To define a problem in the coordination system first we define the coordinate system to be used. For 2D geometry the three choices are Cartesian, polar and Argand coordinate. Cartesian is the obvious choice as polar produces ALOT of trouble when you operate points besides the origin (we will see this later), and argand deals more with dynamic stuffs like transitions, but we don't want things to move. In the static case Argand is similar to Cartesian but the later can be much easier.

The second step is to put the points into the coordinate. You can rotate and transform freely as long as this does not violate the original given information. A very common transformation is to put two points of the triangle at (0,0) and (0,1), then the last point can be placed at $(x,y) \in {\mathbb{R}^+}^2$. (This could lead to a paradox, but this is beyond our scope.)

The third step is to deduce the transformed relation in the new coordinate, which is technically the most complicated part. You will find angle bisector giving you so much pain. Consider the following example.

Example 1. Given that $\tan (\theta ) = k$. Show that $\tan (\frac{\theta}{2}) = \frac{k}{\sqrt{1+k^2}+1}$.

This can be performed on a right-angled triangle, then the general case immediately follows. (why?)

Consider three points $A(0,0)$, $B(1,0)$ and $C(0,k)$ (since this is a right-angled triangle) and $D$ be the point of intersection of $AC$ and the angle bisector of $B$.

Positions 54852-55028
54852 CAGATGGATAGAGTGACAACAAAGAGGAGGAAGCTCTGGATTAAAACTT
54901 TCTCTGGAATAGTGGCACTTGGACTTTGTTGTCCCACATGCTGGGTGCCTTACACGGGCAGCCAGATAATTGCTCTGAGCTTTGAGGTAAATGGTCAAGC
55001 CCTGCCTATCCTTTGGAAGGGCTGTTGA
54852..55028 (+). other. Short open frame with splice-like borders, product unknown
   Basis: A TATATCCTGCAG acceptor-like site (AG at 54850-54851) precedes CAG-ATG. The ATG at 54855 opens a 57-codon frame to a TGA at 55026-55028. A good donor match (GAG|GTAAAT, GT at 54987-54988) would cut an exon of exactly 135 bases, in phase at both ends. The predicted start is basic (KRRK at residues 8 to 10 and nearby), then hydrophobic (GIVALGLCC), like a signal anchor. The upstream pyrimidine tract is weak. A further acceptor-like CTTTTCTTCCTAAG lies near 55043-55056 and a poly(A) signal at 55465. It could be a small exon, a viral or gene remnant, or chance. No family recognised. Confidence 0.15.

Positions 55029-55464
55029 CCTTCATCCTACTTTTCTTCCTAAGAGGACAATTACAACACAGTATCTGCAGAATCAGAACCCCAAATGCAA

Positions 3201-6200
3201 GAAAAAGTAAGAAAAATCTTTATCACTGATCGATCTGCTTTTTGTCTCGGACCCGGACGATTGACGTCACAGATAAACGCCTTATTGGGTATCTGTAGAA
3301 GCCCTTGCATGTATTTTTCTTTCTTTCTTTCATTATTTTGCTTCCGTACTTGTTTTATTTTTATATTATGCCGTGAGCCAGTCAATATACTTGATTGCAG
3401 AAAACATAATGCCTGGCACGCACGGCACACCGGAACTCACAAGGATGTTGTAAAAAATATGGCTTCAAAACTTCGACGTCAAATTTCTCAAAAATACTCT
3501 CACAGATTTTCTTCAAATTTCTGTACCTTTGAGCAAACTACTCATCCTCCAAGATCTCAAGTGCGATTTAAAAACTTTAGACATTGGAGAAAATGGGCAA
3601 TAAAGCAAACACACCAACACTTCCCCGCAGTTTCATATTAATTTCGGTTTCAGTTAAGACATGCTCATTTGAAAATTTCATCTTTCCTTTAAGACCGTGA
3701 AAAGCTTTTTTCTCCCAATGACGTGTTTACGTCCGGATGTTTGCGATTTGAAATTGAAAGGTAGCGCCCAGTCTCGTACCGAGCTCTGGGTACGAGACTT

By angle bisection theorem, $\frac{DA}{DC} = \frac{BA}{BC}$ so that $DA = \frac{k}{\sqrt{1+k^2}+1}$ and the result follows.

Example 2. Verify that $r = \frac{a+b-c}{2}$ where $a,b,c,r$ is the sidelengths and inradius respectively if (and in fact, only if), $ABC$ is a right-angled triangle.

We had a proof using Pyth. them to get the result directly, in a much easier way, but this time we try to use a purely coordinate-geom approach.

Here we take the same set up with example 1. Then the angle bisector of $A$ is given by $y=x$ (if the triangle is not right-angled the formulation of this one will be complicated too). The slope $m_{CB} = -k$ and the angle bisector of $B$ has slope $m_{B'} = \frac{-k}{\sqrt{1+k^2}+1}$. Then we have two equations to find the incenter (two is enough, assuming the fact that angle bisectors are concurent): $y = x$ and $y = m_{B'}(x-1)$, which gives us $y = x = r = \frac{k}{1+k+\sqrt{1+k^2}}$. $r=y$ because the foot from the incenter to $AB$ is vertical.

Notice that all right angled triangle can be transformed into the above form, then $r =  \frac{k}{1+k+\sqrt{1+k^2}} = \frac{1+k-\sqrt{1+k^2}}{2}$ can be shown by rationalization.